United Nations Stamps

Postally speaking, the United Nations is an invention—an organization, not a nation or political entity. The fact that it issues its own postage stamps and maintains its own postal service is a concession to the trappings of sovereignty (real political entities control their own post) and a revenue grab (UN stamps can be sold to collectors and the United States has the expense of processing and delivering the United Nations Postal Administration’s (UNPA) mail). Interest in UN stamps has always been a factor of interest in and respect for the United Nations as an organization, and it is safe to say that interest in UN stamps is at an all time low.
The first UN issues were issued in 1948 and were avidly collected, largely by Americans. For the first twenty years of UN issues, many US collectors maintained a collection of UN. It was cheap, and they could complete it. After the UN began taking an anti-US and anti-Israel line, beginning about 1970, UN philately increasingly fell out of favor. Three things have contributed to UN’s continued decline in collector interest. First, collectors have been put off by the fact that now three UN postal agencies—New York, Geneva, and Vienna—all  issue stamps, making far too many issues for the legitimate postal needs of the UN. Second, the UNPA has continued to increase restrictions on the use of their stamps on mail (thus lowering the value of older postage type material). Originally, postal patrons could mail what they wanted from the UN. Now the post office only accepts smaller quantities of mail with difficult restrictions as to use. This has led to a steep decline in the value of older UN stamps to where it is hard to sell UN at 20% of the postage value. Collectors don’t want to put their money into a collection that depreciates like this. And third, the investment scandal company Afinsa was gearing up to begin promoting UN before it was closed down by the Spanish government, leaving a market overhang of millions of dollars of UN stamps further depressing prices. It seems unlikely that the stamps of the United Nations will ever regain the popularity they once had.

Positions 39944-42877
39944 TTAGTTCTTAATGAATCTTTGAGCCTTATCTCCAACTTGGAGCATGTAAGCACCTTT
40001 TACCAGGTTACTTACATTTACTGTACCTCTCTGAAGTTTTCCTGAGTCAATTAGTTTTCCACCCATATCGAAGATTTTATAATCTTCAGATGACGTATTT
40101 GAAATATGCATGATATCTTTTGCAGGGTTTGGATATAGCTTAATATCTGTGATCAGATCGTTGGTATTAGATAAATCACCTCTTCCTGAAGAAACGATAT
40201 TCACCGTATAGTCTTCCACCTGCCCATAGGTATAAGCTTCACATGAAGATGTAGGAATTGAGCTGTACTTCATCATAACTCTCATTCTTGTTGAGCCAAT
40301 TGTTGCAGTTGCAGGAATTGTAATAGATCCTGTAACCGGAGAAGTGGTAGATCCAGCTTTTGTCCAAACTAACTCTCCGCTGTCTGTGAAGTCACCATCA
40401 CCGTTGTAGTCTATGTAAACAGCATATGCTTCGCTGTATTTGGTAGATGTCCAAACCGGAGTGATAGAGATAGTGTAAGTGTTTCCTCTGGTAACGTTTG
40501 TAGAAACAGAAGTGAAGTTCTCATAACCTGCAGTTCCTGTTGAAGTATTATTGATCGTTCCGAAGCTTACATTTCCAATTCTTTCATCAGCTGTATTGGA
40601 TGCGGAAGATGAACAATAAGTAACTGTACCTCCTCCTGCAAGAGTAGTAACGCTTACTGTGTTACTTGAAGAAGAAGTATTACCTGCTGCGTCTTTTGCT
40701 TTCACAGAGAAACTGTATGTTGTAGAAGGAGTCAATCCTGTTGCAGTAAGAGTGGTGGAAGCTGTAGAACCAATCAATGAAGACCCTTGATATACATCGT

Share on:
Shopping Cart
Scroll to Top